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A former federal agent in Nogales pleaded guilty Tuesday to selling firearms without a license, including two rifles sold to suspected drug traffickers.

Joseph Gill, a 42-year-old former supervisory special agent with the Drug Enforcement Administration, admitted in U.S. District Court in Tucson to selling firearms without a license to men he had reason to believe would use them unlawfully.

The illegal sales came to light in 2016 during an investigation by the DEA and other agencies of a suspected drug-trafficking organization that was seeking sellers of firearms in Southern Arizona with the goal of smuggling the firearms into Mexico.

Investigators identified Gill as the man who sold a Colt model M4LE .556-caliber semi-automatic rifle to a suspected drug trafficker in July 2016, according to a sworn affidavit filed by an Alcohol, Tobacco, Firearms and Explosives special agent, who cited intercepted communications among the suspected drug traffickers.

The rifle was smuggled into Mexico and Gill made arrangements to sell the suspected traffickers a second rifle at a meeting at an Italian restaurant on West Wetmore Road, the agent wrote. The second rifle, which was “substantially identical” to the first, was seized from a suspected member of the drug-trafficking organization at a Nogales port of entry on its way into Mexico aboard a shuttle.

Gill resigned from the DEA on June 30, according to a news release from the U.S. Attorney’s Office for the District of Nevada, which is handling the prosecution. Federal prosecutors from Arizona were recused.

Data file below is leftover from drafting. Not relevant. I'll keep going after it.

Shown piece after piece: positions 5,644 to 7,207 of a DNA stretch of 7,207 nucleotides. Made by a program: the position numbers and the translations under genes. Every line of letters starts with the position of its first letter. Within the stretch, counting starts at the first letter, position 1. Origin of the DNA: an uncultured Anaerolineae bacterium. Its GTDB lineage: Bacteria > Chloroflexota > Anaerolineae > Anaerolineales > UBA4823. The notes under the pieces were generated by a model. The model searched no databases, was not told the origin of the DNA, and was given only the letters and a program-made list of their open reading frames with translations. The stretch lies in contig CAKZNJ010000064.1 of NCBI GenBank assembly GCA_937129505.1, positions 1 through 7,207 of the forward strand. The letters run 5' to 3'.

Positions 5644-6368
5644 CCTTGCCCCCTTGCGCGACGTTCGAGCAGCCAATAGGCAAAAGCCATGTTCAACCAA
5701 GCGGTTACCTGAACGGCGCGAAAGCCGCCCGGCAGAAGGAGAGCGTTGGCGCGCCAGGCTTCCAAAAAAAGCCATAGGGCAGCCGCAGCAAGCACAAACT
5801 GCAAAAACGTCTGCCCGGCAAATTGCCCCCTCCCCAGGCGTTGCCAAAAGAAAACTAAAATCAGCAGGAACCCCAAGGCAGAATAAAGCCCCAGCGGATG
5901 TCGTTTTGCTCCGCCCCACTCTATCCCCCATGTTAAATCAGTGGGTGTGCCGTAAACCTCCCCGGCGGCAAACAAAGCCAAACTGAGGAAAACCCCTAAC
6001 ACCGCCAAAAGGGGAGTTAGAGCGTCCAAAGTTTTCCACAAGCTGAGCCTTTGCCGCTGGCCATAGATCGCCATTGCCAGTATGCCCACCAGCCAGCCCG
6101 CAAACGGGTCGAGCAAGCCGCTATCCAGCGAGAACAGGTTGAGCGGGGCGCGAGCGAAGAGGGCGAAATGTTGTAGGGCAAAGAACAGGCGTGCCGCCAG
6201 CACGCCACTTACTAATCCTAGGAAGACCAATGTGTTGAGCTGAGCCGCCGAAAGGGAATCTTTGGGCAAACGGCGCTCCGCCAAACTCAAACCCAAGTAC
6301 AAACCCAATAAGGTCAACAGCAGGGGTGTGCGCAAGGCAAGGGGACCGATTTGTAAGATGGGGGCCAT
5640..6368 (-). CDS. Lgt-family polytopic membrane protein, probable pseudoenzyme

Gill faces up to two years in prison, but could receive probation, according to a plea agreement discussed at the hearing Tuesday.

ATF agents searched Gill’s house on Tucson’s northwest side and recovered 35 firearms and equipment, including silencers. They also searched the email account Gill used to communicate with gun buyers and an email account used by one of the suspected drug traffickers.

At Gill’s house, agents found a “large binder” containing records of buying and selling firearms, the ATF agent wrote. The binder, along with records obtained by subpoena, showed sales by Gill of “well into the hundreds” of firearms and related items since 1998. The records showed Gill typically bought firearms from online licensed sellers and then sold them privately.

The ATF found Gill had made about 645 transactions on a gun-selling website, according to the news release. About 100 of those transactions involved selling firearms throughout the United States, according to the ATF agent. With the Colt rifles Gill sold to suspected traffickers, he bought each rifle for about $630 and sold them for about $1,000 each.

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Gill had a curios-and-relics license from November 2012 to October 2016, when he requested his account be deactivated. That license is valid for selling guns that are more than 50 years old or have a novelty value. The license “does not allow the licensee to engage in the business of dealing firearms,” the ATF agent wrote.

Gill applied for a license to sell firearms in 2012, but withdrew his application when the DEA denied his request to deal in firearms, the agent wrote.

At the hearing, defense lawyer Jason Lamm said his client had worked out a side agreement with the prosecution in which the firearms seized at Gill’s house would be sold and the proceeds turned over to Gill. Assistant U.S. Attorney Phillip Smith said that was accurate and that Gill was prohibited from possessing firearms.

Gill is scheduled to be sentenced Nov. 26.

Contact reporter Curt Prendergast at 573-4224 or cprendergast@tucson.com or on Twitter @CurtTucsonStar